You don’t have to be a Marxist, though, to realise that there are other ways to think about things and other ways to go about tackling inequality. John Rawls, the foremost liberal political philosopher of the late 20th century, rejected the standard model of welfare-state capitalism. Far better, he thought, to tackle the problem at root by designing the “basic structure of society” so that great inequalities in consumption power would not be generated in the first place. Maybe some tax and spend would be needed to correct things at the edges, but, by dispersing capital ownership widely through society – an ideal he called “property-owning democracy” – we might combine markets with much greater equality and realise the ideal of a just society of genuinely free and equal citizens. In such a society, the state wouldn’t be coming along and continually taking from the better-off and giving to the “poor”, with the resultant resentment and stigmatisation. Rather, democratised economic institutions would keep inequalities in check from the off.
There was plenty to be excited about, then, when Labour leader Ed Miliband announced his commitment to a new “big idea”: predistribution. Maybe, just maybe, a Labour leader was seizing the opportunity of the worst capitalist crisis since the 1930s to get past the politics of tax and welfare so ably exploited by Thatcher and her heirs in order to focus on an economic order that works for all. I’ve no doubt that Ed Miliband knows and understands the arguments here. How could he not, given his background as a policy wonk and his training in Oxford PPE? He’s read his Rawls and his James Meade and he surely imbibed some Marx at his father’s knee (even if he now accepts the indispensability of markets and says he wants to “save” capitalism).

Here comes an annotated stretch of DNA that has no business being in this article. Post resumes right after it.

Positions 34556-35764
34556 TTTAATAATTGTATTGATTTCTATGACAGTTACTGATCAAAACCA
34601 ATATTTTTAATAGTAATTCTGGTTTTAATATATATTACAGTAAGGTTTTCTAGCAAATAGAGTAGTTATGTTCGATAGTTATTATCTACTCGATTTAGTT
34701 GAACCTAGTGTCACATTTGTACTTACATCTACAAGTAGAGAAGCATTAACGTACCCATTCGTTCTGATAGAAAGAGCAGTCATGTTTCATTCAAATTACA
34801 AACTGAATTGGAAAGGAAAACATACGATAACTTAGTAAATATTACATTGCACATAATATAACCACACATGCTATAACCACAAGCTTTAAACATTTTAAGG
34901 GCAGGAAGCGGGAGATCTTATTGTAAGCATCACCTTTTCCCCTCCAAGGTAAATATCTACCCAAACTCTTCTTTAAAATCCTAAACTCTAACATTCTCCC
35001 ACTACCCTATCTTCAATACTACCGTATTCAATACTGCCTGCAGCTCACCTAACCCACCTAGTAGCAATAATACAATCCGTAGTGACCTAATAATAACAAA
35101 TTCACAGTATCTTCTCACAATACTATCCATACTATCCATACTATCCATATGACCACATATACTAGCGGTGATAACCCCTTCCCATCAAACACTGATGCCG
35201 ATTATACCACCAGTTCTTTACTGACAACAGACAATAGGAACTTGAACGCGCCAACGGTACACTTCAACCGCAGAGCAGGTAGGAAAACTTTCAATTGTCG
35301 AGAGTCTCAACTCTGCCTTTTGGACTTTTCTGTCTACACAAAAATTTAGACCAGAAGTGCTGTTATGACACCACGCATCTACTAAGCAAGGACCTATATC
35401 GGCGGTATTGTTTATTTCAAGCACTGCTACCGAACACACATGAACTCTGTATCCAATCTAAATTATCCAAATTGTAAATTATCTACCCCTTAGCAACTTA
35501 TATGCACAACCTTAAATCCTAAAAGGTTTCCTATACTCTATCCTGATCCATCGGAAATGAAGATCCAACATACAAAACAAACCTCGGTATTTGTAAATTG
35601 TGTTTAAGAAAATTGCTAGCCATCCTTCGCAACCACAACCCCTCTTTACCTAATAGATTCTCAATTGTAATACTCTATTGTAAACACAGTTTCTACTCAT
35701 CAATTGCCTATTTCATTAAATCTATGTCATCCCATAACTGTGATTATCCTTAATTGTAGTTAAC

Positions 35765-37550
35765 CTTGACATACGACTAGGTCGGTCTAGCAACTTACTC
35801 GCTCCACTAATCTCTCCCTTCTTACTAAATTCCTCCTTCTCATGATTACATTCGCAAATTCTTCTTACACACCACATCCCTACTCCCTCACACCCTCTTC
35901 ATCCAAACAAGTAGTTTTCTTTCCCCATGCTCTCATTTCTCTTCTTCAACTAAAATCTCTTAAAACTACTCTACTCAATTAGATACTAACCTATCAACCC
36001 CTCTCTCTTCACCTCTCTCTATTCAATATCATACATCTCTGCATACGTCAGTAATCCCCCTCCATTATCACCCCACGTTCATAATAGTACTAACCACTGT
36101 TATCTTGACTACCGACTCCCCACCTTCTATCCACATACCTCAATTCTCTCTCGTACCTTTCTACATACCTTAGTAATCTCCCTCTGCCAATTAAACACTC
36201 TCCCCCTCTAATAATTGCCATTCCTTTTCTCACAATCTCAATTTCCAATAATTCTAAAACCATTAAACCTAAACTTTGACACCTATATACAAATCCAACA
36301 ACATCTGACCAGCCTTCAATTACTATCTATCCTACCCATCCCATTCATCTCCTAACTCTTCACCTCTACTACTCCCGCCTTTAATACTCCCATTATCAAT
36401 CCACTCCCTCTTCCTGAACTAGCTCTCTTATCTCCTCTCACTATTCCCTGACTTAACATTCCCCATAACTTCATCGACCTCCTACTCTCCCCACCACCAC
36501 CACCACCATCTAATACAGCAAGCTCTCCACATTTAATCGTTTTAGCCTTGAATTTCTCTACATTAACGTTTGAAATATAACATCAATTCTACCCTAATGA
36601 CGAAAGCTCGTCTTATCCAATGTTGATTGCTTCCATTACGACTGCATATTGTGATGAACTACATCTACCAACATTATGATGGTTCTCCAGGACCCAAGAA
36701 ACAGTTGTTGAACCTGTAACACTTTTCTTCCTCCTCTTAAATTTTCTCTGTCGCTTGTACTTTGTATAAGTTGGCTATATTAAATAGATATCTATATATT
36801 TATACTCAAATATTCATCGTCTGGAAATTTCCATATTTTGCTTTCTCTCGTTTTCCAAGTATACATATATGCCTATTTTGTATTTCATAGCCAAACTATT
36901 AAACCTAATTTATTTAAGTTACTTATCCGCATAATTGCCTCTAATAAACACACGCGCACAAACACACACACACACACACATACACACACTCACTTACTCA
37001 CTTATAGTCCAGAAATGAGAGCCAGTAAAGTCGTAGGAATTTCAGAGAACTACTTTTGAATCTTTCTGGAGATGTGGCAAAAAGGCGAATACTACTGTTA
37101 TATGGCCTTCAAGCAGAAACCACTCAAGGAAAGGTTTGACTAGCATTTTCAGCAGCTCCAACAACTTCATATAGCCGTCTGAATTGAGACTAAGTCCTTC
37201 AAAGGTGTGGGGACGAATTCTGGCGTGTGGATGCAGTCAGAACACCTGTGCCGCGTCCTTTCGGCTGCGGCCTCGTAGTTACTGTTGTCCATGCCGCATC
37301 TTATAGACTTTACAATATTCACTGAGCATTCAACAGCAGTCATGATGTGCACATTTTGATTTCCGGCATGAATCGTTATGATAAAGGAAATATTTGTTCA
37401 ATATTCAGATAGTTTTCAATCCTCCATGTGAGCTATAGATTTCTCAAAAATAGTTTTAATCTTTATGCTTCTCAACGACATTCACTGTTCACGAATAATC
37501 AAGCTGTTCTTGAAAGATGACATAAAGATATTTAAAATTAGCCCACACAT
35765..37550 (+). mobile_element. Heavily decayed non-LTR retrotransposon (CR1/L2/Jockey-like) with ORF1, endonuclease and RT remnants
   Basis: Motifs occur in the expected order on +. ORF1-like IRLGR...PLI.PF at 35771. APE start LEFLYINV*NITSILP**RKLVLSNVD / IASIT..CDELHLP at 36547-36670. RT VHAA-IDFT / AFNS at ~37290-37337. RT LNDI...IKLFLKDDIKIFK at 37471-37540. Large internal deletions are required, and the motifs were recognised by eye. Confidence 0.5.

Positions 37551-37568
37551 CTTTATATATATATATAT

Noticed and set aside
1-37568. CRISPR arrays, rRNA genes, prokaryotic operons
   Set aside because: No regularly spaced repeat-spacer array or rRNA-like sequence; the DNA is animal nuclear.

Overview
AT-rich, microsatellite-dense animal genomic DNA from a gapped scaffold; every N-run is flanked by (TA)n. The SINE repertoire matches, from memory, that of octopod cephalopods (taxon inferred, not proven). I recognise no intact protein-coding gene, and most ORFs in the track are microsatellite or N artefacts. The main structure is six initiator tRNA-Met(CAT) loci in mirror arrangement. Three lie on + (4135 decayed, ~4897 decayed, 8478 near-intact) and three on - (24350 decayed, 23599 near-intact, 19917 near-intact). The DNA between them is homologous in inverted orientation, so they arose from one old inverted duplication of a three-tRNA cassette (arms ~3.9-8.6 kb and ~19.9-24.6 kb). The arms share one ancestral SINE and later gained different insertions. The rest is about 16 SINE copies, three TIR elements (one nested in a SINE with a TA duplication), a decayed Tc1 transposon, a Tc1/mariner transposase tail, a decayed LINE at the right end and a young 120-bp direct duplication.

Sadly, but perhaps inevitably, the reality of Labour’s version of “predistribution” is vague and unradical. Introduced in a speech that genuflects towards right-wing Democrat guru Larry Summers, it is at best a warmed-over version of New Labour’s “education, education, education” adjusted for tougher times and less money. The recognition that inequality is a consequence of structural features of society and that those need changing is accompanied by policy prescriptions about a “living wage” and a better trained and educated workforce together with sundry labour-market interventions, “proper” regulation of the bankers and vague hopes for “responsible” capitalism. Miliband’s critics on the left, such as Richard Seymour, are correct to ridicule the sheer inadequacy of Miliband’s prescriptions and to worry that the costs of his proposals will be met by those who have least: austerity-lite or austerity-smart, but still austerity. But other critics, also disappointed by Miliband’s concrete proposals, such as Martin O’Neill, are right to take some comfort from the geneaology of the “predistribution” idea. In Miliband’s recognition of the failures of “trickle-down” economics, in his overt acceptance that we can’t just fix inequality belatedly but have to build a society that needs less fixing, there is plenty for the left to get to work with. Miliband’s “predistribution”, conditioned by Labour’s need not to frighten the horses, is feeble stuff. But the idea of predistribution can be powerful.